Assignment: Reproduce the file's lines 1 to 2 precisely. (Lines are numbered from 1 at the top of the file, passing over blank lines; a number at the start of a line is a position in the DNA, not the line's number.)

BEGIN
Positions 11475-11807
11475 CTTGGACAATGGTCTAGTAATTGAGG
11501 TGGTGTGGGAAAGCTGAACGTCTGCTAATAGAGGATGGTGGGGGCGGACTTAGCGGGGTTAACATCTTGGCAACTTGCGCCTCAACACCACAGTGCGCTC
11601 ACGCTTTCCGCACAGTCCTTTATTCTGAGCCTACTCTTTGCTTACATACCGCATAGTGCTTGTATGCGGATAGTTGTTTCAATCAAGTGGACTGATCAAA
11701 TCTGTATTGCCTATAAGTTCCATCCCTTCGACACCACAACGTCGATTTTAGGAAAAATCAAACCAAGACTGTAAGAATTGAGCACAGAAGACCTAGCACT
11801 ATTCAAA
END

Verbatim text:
Positions 11475-11807
11475 CTTGGACAATGGTCTAGTAATTGAGG